How to Backup and Restore Time Tracker Database
utility to dump the content of your database to a file. For example, for a database named timetracker
type the following at the command prompt:
# mysqldump -u root -p[root_password] --default-character-set=utf8mb4 timetracker > timetracker.sql
The resulting timetracker.sql file will contain SQL statements required to recreate the database from scratch. If you need to dump a database from a remote server
, use this command:
# mysqldump -u root -p[root_password] -h server_name --default-character-set=utf8mb4 timetracker > timetracker.sql
How to Restore
If you need to restore your database from a dump file use the following command:
# mysql -u root -p[root_password] db_name < dump_file.sql
Do not restore an old dump file into a running production database. The entire content of db_name
will be re-created from dump_file.sql
and your recent changes will get lost.
Resolving Problems with UTF-8 Encoding
After import, you may see corrupted UTF-8 encoded characters (such as ß in German Straße, accented ä and so on). What happens after import is that instead of an ß in "Straße" you may see garbage like "StraÃŸe" on your Time Tracker web pages. And if you examine the dump_file.sql with a binary editor, you may see that the ß, instead of needed UTF-8 2 byte encoding "C3 9F" is encoded with 4 bytes such as "C3 83 C5 B8".
The problem may be difficult to troubleshoot because it's hard to determine where the corruption occurs. For example, you may think it's the import problem, or may be console-input related problem, while the issue is in the corrupted dump file. And your database may be large to further complicate things. We located the problem like this:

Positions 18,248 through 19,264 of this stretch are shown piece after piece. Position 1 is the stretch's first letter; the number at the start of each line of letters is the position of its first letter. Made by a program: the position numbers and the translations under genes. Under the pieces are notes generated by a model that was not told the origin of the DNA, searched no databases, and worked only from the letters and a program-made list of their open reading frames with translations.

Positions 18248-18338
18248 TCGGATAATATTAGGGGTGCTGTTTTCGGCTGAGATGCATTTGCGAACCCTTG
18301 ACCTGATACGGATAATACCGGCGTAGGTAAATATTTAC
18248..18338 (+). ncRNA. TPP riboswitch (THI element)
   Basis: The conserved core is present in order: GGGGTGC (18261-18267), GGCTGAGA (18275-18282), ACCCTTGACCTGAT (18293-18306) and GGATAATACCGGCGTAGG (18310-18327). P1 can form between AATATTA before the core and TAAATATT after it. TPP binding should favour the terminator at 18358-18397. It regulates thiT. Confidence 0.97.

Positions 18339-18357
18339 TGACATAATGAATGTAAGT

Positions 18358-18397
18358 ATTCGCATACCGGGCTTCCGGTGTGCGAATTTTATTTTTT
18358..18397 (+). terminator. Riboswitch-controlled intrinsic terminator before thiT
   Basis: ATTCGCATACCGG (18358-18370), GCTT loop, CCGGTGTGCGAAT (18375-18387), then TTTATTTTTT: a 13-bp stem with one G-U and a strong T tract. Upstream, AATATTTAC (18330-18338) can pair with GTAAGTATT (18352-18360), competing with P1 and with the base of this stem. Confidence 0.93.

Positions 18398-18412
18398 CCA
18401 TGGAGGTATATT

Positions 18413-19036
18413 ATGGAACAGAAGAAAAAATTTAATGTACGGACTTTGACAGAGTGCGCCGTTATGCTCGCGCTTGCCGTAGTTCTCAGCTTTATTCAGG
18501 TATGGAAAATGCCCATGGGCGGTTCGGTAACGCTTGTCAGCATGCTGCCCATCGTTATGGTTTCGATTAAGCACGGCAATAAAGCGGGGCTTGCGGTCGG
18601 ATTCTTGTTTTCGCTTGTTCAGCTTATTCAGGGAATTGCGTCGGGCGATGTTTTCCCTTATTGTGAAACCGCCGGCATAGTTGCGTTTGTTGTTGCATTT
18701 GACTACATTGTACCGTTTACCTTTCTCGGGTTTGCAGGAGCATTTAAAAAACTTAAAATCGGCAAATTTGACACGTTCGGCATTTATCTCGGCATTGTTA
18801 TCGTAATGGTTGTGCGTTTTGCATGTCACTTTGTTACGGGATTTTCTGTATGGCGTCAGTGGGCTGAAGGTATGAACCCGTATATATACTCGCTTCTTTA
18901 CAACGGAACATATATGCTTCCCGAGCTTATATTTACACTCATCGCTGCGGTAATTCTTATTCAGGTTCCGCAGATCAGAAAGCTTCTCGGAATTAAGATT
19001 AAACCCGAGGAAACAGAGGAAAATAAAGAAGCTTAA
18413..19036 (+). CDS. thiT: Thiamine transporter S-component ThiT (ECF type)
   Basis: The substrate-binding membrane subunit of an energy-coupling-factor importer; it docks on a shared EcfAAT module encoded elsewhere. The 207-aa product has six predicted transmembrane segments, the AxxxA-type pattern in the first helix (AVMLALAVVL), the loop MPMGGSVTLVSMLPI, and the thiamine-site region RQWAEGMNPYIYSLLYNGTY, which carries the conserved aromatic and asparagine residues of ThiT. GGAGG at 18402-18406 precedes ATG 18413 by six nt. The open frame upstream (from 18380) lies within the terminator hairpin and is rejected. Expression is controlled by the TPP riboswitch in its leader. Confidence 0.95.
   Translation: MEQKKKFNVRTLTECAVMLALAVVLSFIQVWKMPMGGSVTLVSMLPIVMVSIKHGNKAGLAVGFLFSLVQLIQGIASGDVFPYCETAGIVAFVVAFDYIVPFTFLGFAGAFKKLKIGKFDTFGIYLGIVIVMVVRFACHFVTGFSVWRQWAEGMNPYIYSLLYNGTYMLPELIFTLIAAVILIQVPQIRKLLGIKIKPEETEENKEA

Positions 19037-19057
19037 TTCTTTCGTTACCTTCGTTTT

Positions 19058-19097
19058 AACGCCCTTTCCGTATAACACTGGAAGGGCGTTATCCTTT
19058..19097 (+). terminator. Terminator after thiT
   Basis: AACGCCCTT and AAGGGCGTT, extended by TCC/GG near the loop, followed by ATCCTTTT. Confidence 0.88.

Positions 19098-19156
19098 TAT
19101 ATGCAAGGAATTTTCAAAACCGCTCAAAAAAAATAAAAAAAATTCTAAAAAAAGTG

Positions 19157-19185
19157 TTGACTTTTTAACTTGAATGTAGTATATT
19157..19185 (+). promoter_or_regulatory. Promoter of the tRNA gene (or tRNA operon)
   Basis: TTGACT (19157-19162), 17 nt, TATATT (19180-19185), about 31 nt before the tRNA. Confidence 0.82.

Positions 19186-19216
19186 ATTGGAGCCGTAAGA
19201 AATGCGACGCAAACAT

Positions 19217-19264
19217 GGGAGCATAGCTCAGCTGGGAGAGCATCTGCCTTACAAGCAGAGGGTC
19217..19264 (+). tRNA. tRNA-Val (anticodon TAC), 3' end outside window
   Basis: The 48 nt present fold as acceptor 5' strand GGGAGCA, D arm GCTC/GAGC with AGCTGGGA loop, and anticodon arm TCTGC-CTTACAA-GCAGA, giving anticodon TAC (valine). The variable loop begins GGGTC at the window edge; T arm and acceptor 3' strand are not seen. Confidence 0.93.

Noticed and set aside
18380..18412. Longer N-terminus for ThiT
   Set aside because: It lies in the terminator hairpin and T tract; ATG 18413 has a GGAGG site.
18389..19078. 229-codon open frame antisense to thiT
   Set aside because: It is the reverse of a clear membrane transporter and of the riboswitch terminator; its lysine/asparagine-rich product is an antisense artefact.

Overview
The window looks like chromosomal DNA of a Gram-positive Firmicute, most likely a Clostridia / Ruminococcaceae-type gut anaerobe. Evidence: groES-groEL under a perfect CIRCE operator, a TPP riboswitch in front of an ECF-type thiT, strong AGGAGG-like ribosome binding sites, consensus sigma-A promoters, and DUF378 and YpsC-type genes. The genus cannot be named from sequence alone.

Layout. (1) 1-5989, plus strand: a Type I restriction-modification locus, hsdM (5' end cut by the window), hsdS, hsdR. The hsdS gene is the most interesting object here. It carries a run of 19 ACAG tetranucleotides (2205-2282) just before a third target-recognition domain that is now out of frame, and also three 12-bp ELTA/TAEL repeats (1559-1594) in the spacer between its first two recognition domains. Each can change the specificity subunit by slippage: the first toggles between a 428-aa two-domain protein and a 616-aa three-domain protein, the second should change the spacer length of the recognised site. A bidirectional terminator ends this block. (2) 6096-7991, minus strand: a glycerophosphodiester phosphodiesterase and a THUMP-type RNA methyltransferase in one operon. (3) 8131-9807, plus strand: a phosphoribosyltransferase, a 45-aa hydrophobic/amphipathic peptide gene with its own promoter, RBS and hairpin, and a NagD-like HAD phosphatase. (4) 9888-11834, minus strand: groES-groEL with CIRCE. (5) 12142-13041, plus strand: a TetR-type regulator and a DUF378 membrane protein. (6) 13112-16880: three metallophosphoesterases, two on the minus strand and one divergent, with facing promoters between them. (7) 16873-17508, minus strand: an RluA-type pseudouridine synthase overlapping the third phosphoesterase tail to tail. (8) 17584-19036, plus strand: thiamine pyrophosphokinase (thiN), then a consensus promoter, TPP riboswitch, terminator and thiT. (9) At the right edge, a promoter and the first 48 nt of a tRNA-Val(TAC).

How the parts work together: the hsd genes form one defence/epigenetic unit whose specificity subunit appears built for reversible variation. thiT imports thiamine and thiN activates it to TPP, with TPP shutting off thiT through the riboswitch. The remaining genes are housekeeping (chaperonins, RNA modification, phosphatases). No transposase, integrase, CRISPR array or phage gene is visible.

- Created a simple database with one table and one varchar(80) field.
- Inserted "Straße" into a row it via a modified Time Tracker web page (to ensure UTF-8 encoding).
- Did a dump as per command above.
- Examined the content of the dump file with a binary editor. At this point it became evident that the ß is encoded by 4-bytes instead of 2 "C3 9F".
It is best to start with the database to see binary codes for Unicode characters in it. For example, register a new account with ß in all fields and then examine the data with a query like this (substitute 10 with a real user id):
select name, hex(name) from tt_users where id = 10;
Normal output is like this for utf8mb4 encoding. hex()
function obtains hexadecimal content of the field.
mysql> select name, hex(name) from tt_users where id = 10;
| name | hex(name) |
| ß | C39F |
If instead you see "C383C5B8" in there (for example, when not using charset=utf8mb4 in your DSN), then encoding in database is wrong and you need to fix it using a solution described below.
The solution consists of 2 steps.
- Call mysqldump with the "--default-character-set=latin1" parameter.
- Edit the dump file and change the encoding in "SET NAMES" instruction in beginning of the file to "utf8".
The resulting mysqldump command:
# mysqldump -u root -p[root_password] --default-character-set=latin1 timetracker > timetracker.sql
This is how the "SET NAMES" line in the dump file should look like after editing.
/*!40101 SET NAMES utf8mb4 */;
There is no change to the restore procedure. Use mysql command as above.
How to Edit Large Files
If your file is large, you may have a problem editing it or even finding a suitable editor to handle it. We used the following script called hfnano
written by user B T at this stackoverflow thread
. It opens a small section of a large file in nano editor, then saves your changes back into a large file:
if [ "$#" -ne 3 ]; then
echo "Usage: $0 hugeFilePath startLine endLine" >&2
sed -n -e $2','$3'p' -e $3'q' $1 > hfnano_temporary_file
(head -n `expr $2 - 1` $1; cat hfnano_temporary_file; sed -e '1,'$3'd' $1) > hfnano_temporary_file2
cat hfnano_temporary_file2 > $1
rm hfnano_temporary_file hfnano_temporary_file2
Related Double-Encoding Problem with Console Output
In some situations there may occur a similar double-encoding problem with mysql console output. For example, Time Tracker application may work just fine but when you select records in mysql console, some characters become double-encoded and printed as garbage. "Straße" prints normally in Time Tracker pages but as "StraÃŸe" in mysql console output. A solution in this case is one of the following:
1) Adjust server settings so that its character_set variables are utf8mb4
and not latin1
. You can examine these variables with a command like this:
mysql> show variables where variable_name like 'character_set_%';
Change server config files, restart it, and make sure you see utf8mb4 in there. For MariaDB
the following settings may work:
2) Try using latin1
character set for mysql client. Either start mysql console as:
or put the following in .my.cnf
Time Tracker FAQ